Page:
Copenhagen's Dance of Death, Part 16

Death with scythe

Før du kunde din Regel lære
Men, huad som der staar screffuit vdi
det lader ieg denne tid gaa forbi
Kloster haffuer du giffuit dig i
for du ville vere for arbeyde fri

Du vilde aldrig noget gaat lære
huor Guds ord lærdis ville du ey være
Tenck huor det vil met dig gaa
her seer du Døden for dig staa
Ieg gaar nu icke fra dig før
End du kommer igennem denne trange dør

FlowerHer Abbet

Hielp Gud oc maria huor er ieg kranck
skal ieg nu dø wden min danck(1)
I viii Capitteler vor ieg vdi
Før ieg kunde bliffue i Orden fri
Der til meget studeret och lest
om Ordens begyndelsse altsommest
Huor det er skicket aff første tid
at haffue der lærde mend at gøre deris flid
Met vnge drenge i gode lærdomme
ath de kunde der aff bliffue fromme
Oc der optuctis i ære och dygd
dem sielff til gaffn oc euig frygd
Oc vere dem lydige i alle maade
huad deris læremestere monne dem raade
Saa lenge til de kunde duelig vere
selff vel ath leffue, och andre lere

… before you could learn your rule(2).
But what is written in it
I'll skip at the moment
You have entered convent
because you wanted to be free from work.

You never wanted to learn anything good;
where God's word was taught you didn't want to be.
Think what will become of you.
Here you see Death standing before you.
I will not leave you now before
you're coming through that narrow door.

Mr Abbot

Help God and Mary, how I am kranck
shall I now die without my danck(1)
I was in viii chapters(2)
before I could become free in the order(3).
Furthermore I have studied and read much,
mostly about the order's beginning:
How is was arranged from early times
to have learned men there to work diligently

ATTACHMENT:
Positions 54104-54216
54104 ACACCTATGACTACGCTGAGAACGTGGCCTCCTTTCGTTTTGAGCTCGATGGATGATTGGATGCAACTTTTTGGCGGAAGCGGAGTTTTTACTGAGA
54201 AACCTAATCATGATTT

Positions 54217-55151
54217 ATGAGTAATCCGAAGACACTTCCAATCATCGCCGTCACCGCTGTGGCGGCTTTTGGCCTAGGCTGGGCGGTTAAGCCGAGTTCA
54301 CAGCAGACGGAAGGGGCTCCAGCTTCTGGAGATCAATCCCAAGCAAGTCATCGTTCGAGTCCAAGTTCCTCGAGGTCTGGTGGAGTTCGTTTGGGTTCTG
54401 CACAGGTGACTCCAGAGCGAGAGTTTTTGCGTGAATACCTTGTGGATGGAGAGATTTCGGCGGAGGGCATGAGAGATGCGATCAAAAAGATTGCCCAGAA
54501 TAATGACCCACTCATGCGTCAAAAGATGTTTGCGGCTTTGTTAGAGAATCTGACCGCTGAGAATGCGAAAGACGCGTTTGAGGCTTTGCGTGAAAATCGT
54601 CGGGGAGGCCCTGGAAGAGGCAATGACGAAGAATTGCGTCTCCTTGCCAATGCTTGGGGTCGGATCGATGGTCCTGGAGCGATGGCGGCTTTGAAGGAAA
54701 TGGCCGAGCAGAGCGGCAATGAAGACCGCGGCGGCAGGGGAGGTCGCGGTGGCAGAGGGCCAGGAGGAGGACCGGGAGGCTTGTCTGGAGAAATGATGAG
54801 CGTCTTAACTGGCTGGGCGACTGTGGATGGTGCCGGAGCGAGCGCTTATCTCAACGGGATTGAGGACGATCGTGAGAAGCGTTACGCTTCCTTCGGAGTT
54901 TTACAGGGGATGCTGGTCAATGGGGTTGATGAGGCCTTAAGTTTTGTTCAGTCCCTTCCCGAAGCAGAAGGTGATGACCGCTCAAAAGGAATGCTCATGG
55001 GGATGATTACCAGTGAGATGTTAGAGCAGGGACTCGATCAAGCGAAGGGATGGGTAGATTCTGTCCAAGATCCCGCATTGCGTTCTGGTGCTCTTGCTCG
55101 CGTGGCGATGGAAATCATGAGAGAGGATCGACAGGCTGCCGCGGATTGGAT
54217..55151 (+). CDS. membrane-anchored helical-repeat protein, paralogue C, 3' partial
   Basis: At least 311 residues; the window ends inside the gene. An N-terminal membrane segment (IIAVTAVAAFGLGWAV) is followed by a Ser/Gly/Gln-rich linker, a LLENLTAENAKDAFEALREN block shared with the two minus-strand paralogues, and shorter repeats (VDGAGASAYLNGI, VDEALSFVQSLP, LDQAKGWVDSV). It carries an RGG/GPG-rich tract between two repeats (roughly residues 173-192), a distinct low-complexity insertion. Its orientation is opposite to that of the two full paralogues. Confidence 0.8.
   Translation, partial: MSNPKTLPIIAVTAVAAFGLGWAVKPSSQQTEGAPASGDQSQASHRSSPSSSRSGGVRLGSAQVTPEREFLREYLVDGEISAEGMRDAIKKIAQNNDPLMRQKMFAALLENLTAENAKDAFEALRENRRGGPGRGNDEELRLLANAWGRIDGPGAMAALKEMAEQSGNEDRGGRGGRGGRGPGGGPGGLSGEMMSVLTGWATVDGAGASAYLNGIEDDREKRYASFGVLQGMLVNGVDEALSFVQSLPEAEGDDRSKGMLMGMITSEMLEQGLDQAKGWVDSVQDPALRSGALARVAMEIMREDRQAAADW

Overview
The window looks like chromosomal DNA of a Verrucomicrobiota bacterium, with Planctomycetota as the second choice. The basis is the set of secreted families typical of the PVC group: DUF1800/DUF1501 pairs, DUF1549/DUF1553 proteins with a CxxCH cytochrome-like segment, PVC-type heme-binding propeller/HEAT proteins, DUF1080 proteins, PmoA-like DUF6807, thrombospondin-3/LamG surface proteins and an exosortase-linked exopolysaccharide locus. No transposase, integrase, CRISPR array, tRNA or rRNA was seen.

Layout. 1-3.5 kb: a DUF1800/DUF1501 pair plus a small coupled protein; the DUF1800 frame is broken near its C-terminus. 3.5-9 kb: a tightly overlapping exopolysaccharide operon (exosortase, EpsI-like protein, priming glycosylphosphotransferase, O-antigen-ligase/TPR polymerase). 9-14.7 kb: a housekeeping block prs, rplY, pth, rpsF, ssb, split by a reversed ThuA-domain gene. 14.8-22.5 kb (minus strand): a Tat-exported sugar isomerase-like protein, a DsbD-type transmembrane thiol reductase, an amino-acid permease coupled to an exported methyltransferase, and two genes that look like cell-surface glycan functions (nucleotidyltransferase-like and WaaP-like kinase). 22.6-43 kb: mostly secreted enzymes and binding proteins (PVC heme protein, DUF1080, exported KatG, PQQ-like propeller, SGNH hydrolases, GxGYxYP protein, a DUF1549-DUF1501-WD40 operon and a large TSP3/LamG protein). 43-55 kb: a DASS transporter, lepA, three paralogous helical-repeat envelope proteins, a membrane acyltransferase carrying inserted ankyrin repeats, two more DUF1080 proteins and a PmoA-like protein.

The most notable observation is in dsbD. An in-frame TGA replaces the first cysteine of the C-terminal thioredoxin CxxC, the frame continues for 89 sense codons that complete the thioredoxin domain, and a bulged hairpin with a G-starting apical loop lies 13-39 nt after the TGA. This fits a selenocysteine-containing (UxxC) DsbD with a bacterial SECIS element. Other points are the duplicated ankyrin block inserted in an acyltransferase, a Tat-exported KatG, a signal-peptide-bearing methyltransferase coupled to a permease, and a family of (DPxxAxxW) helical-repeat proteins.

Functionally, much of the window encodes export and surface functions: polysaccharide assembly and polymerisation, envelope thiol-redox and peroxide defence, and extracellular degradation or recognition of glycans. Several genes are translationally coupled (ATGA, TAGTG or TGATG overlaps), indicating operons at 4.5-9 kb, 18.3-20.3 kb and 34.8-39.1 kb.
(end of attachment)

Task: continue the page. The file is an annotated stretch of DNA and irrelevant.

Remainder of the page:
with young boys in good teachings
that they could become pious from this
and there be brought up in honour and virtue
to their own benefit and for eternal delight
and be obedient in every manner
whatever their teachers might advise them
as long as they could be capable
to live well themselves, and to teach others.

Death with scythe The abbot Click the little pictures to see the original pages.

Footnotes: (1) (2) (3)

kranck / danck . . .: These words are copied untranslated from the Low German original to retain the rhyme. In Des Dodes Dantz the text sounds:

Help Got unde Maria, ik bin ganz krank;
Schal ik alrede sterven, dat schût ân minen dank.

The expression "without my thanks" means "whether I want to or not". Notice that the physician says »wden min tack« i.e. in this case the German »danck« is translated into (old) Danish »tack«.

rule / chapter . . .: Chapter (Latin capitulum) designates certain corporate ecclesiastical bodies in the Roman Catholic, Anglican and Nordic Lutheran churches.

The word is said to be derived from the chapter of the rule book: it is a custom under the Rule of Saint Benedict that monks gather daily for a meeting to discuss monastery business, hear a sermon or lecture, or receive instructions from the abbot, and as the meeting begins with a reading of a chapter from the Rule, the meeting itself acquired the name "chapter," and the place where it is held, "chapter house" or "chapter room." (from WikiPedia).

order . . .: Religious orders ('Religious Institutes', cf. canons 573-746) are the major form of consecrated life in the Catholic Church. They are organisations of laity and/or clergy who live a common life following a religious rule under the leadership of a religious superior. Many of these are enclosed monastic orders, others are not. (from WikiPedia).

It's less than clear what it means to "become free in the order". Meyer suggests that maybe a monk became free in the order, once he had learned the rule.